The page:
Friday, 9 December 2011

5 serious mistakes most people make with their estate planning affairs

5 serious mistakes most people make with their estate planning affairs

Mistake No: 1

Most people think that signing a simple Will is all that they need to do to effectively arrange their estate planning affairs.  They wrongly assume that their Will automatically controls the distribution of all their wealth on their death –


    • Jointly held property.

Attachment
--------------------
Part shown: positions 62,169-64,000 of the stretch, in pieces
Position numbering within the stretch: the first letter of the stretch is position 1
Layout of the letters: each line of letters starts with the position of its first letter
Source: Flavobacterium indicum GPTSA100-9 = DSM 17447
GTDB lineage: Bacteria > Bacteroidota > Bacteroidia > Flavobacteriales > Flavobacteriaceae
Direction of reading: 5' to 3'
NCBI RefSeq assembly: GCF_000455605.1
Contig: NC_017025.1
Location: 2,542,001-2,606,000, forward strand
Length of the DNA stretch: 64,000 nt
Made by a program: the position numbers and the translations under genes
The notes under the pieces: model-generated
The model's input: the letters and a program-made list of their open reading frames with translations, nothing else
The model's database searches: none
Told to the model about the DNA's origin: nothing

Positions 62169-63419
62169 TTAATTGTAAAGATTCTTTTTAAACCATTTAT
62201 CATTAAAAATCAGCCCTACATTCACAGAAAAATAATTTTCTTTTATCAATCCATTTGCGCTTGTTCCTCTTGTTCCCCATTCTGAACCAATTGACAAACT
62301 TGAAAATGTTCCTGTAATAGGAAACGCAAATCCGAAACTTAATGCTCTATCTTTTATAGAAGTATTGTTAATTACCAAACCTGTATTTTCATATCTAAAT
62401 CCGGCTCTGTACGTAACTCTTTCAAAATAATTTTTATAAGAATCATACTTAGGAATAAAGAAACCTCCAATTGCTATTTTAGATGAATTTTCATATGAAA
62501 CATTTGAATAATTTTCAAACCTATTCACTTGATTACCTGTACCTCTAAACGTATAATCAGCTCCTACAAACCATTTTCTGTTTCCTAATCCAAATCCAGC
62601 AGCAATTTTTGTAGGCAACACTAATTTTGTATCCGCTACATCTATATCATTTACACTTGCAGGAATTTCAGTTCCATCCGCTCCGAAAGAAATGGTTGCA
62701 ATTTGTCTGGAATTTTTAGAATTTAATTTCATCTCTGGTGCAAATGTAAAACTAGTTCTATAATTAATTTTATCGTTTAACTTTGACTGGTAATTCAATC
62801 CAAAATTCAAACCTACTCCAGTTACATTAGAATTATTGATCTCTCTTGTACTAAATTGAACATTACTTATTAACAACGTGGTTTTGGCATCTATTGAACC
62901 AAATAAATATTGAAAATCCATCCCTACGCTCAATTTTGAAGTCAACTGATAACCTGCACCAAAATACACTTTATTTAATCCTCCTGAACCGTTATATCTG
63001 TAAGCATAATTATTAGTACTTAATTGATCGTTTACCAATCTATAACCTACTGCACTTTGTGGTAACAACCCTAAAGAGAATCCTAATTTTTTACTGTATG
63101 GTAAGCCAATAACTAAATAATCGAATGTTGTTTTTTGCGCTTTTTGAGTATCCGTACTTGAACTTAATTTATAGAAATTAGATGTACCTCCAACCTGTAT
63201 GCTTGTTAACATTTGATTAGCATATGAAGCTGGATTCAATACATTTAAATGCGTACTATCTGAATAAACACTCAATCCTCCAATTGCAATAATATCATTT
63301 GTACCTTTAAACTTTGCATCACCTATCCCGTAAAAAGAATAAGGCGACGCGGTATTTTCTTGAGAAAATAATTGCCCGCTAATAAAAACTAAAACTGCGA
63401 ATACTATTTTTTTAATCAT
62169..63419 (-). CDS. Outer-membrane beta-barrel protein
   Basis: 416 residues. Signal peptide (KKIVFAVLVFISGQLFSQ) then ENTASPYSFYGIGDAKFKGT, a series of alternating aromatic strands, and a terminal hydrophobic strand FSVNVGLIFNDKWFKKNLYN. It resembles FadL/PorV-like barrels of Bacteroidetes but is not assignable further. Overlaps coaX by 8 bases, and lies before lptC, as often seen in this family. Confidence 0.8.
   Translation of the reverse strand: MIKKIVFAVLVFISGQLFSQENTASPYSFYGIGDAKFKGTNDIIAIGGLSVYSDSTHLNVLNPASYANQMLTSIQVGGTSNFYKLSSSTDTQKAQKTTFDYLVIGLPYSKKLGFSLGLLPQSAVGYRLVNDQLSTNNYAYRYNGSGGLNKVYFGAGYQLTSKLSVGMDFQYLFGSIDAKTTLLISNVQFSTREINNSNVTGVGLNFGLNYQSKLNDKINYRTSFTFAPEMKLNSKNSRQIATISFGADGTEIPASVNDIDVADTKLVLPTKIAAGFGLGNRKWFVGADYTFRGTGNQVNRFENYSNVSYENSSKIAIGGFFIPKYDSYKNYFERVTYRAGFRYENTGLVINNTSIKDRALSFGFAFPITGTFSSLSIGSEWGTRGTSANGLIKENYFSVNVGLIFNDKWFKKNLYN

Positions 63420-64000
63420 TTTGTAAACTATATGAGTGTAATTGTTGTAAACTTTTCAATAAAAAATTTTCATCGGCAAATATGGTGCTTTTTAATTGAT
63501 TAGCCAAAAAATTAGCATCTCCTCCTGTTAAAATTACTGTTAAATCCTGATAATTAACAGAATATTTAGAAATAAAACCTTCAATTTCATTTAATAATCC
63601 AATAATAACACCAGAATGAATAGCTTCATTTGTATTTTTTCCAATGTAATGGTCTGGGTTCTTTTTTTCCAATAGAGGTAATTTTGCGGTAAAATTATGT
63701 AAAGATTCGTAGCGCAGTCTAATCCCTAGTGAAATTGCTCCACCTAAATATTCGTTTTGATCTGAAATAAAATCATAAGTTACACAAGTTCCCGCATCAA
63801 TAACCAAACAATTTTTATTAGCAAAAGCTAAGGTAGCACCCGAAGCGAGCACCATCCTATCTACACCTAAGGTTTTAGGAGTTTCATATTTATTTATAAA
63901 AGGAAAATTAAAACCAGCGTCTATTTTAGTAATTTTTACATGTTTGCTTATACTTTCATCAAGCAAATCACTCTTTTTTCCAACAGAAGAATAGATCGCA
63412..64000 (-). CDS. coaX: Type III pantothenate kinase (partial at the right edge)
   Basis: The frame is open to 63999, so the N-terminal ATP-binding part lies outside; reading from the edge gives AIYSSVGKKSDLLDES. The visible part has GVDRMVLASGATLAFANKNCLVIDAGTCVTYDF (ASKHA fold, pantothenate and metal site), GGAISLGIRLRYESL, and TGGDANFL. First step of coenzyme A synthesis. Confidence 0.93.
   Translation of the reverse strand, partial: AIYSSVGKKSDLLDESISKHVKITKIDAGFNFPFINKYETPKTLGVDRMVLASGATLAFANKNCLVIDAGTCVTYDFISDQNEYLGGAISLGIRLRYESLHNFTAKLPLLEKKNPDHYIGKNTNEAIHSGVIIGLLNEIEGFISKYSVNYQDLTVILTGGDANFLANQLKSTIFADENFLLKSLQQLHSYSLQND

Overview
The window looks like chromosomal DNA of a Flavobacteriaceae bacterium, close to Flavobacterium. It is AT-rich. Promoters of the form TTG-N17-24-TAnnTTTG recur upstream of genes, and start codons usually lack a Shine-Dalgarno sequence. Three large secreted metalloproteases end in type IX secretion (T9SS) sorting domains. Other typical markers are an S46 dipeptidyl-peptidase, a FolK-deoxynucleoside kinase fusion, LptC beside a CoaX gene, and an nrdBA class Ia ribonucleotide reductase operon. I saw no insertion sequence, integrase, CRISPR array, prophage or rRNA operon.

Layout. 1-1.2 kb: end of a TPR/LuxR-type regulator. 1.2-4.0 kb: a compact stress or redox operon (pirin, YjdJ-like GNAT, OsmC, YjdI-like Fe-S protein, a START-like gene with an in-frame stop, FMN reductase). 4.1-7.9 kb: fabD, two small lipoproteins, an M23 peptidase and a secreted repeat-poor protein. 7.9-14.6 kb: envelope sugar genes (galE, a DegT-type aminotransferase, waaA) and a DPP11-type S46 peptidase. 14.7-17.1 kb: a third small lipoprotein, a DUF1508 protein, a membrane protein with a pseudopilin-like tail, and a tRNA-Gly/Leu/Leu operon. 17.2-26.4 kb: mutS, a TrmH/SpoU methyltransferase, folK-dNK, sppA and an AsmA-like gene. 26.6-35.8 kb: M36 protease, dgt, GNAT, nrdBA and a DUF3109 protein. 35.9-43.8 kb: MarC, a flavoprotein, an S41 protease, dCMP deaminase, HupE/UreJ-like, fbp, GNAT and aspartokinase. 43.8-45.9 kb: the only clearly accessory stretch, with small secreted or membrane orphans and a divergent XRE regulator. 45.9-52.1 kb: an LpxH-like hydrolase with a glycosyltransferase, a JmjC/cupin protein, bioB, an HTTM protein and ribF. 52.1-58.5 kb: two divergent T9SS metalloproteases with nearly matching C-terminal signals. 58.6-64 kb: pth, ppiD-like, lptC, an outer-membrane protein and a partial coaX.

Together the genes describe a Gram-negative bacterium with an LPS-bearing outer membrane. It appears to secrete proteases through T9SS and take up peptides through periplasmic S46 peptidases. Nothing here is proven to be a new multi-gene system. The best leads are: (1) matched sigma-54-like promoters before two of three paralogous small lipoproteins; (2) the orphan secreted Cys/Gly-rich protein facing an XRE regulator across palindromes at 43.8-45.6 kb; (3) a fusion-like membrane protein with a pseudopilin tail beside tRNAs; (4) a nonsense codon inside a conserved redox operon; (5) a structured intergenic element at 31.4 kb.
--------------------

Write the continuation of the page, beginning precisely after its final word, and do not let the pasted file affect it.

• When you buy real estate, shares and managed funds or open a bank account with another person or persons then your decision on how to hold the asset at the time of acquisition will govern whether you can leave it in your Will. When you acquire any asset with another person you can nominate that you hold either as ‘joint tenants’ or as ‘tenants in common’.  It is easy to confuse the two, and it is important to be sure what type of tenancy you have in the asset. If you hold the asset as ‘joint tenants‘ then on your death your interest in the asset automatically goes to the survivor, irrespective of what you have said in your Will. If you hold the asset as ‘tenants in common‘ then you can leave your share in the property any way you want to in your Will. Where no nomination is clearly made the law will decide.  In some states the law assumes that you hold as joint tenants in others the law assumes tenancy in common. When you buy shares or managed funds or operate a bank account with another person on the basis that either of you can sign for withdrawals then a joint tenancy is assumed and on the death of one the asset will automatically pass to the survivor. If you don’t want an automatic transfer on death to occur then you need to alter the terms of your ownership on the title documents applying to the particular asset. Just to add to the potential for confusion the tax office treats all jointly held assets as if they were owned as tenants in common for capital gains tax purposes.